1. How would you introduce yourself to a crowded room eager to hang on your every word? Are you just a poet, what else should people know about you?
I’ve participated in enough poetry readings – on both sides of the microphone – to recognize what an act of generosity it is for anyone to come to a reading and listen to my work, especially in a city like New York where there are so many other things they could do instead. So when I get up in front of an audience to read, I always begin by saying thank you. (All those who work so hard to organize, publicize and host poetry readings deserve our endless thanks too.) Then I read an opening poem that I hope will pull the audience in: something quick and vivid, something that might make them laugh, or at least smile, and make their ears perk up.
This doesn’t necessarily come up in readings, but people might be interested to know that, unlike most poets I know, I don’t teach. I’ve always made my living as a writer of practical prose – ads, brochures, press releases, web copy – whether for a college’s office of university relations, a public relations agency, or a car company. Currently, I work in the marketing department of a large international law firm, where I write or edit a lot of the firm’s marketing materials and manage its in-house design team.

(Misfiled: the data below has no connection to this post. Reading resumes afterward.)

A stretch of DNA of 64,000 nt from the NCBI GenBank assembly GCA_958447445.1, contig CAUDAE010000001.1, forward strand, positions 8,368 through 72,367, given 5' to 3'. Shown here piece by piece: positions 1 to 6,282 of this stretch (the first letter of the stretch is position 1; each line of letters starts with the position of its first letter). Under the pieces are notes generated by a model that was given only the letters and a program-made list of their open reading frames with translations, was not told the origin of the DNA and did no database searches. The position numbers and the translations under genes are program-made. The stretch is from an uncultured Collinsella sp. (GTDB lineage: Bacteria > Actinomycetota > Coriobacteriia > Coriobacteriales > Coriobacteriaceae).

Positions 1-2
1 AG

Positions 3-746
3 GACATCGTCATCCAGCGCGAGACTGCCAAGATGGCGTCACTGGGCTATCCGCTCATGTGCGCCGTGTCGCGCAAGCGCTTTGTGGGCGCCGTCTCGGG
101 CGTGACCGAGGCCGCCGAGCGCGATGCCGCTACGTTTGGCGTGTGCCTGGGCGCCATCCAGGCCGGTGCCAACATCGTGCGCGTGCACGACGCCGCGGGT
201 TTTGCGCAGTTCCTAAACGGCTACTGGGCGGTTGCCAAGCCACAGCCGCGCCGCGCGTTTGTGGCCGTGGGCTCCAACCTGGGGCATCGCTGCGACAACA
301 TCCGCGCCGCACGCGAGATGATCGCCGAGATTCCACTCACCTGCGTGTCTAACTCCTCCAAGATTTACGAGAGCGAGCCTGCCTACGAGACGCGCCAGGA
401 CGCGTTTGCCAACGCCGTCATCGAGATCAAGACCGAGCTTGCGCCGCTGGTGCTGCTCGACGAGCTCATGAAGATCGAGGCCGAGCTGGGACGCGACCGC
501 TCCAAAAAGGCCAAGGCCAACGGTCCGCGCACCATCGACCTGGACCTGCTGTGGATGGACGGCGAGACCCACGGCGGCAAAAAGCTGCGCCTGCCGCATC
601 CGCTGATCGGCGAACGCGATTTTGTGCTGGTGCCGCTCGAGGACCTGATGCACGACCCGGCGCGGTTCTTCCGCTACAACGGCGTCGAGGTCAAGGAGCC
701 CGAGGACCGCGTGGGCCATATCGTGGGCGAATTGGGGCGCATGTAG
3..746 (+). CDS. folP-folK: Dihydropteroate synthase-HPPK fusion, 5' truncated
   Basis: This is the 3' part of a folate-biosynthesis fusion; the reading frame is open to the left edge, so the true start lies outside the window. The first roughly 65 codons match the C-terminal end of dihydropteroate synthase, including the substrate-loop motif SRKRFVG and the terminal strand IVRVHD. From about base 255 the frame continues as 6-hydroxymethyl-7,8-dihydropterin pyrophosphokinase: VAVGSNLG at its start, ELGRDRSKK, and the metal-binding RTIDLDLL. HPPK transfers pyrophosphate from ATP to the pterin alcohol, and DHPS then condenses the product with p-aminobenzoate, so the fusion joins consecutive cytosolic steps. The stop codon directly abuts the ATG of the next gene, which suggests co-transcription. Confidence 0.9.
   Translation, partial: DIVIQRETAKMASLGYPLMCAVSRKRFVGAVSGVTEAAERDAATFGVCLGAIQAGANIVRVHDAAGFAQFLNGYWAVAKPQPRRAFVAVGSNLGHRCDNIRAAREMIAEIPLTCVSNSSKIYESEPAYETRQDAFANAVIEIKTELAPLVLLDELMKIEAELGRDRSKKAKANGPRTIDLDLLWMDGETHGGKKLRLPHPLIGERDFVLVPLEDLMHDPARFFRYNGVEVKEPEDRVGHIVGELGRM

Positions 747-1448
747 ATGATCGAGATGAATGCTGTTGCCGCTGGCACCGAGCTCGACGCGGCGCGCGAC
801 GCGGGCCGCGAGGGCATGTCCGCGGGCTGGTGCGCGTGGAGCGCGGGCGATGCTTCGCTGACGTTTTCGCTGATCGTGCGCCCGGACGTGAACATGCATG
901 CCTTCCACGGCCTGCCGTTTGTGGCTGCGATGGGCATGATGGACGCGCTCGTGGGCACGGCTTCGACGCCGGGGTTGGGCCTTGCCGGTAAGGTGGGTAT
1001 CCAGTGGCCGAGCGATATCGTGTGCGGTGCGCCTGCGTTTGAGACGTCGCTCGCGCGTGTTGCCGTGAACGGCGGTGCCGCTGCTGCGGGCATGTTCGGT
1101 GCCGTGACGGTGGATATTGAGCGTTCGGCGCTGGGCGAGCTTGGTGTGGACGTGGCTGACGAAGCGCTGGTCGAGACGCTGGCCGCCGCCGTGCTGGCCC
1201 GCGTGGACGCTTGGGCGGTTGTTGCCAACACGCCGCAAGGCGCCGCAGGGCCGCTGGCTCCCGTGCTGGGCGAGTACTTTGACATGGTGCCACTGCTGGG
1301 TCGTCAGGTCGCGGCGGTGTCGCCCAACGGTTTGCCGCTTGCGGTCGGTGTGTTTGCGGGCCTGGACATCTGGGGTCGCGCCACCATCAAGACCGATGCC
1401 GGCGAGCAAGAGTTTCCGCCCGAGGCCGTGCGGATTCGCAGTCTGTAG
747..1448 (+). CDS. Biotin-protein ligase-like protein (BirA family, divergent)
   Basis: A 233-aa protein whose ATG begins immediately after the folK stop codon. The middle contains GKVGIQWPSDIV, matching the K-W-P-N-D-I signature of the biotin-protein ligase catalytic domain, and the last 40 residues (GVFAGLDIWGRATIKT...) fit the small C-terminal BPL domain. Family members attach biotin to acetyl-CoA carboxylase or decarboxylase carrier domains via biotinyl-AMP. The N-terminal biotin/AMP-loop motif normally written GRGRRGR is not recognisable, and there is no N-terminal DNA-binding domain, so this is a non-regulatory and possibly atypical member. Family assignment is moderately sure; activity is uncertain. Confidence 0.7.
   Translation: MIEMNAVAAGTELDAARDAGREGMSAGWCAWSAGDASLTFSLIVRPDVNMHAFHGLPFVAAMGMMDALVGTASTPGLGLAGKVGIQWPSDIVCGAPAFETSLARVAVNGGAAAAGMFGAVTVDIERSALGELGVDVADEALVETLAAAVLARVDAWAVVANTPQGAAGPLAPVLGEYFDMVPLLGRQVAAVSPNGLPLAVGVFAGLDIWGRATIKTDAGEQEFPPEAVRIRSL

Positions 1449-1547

2. Do you see spoken word, performance, or written poetry as more powerful or powerful in different ways and why? Also, do you believe that writing can be an equalizer to help humanity become more tolerant or collaborative? Why or why not?
I think the most powerful poems are those that really work in both mediums – as words arranged on a page and as words spoken or read aloud. As a reader/listener, I want both! After reading someone’s poems in a book or journal, I want to hear her or him read them. It almost always gives the poems an extra depth. I love to hear poems in the poet’s own voice – to see where she puts the stress, where she pauses, and so forth.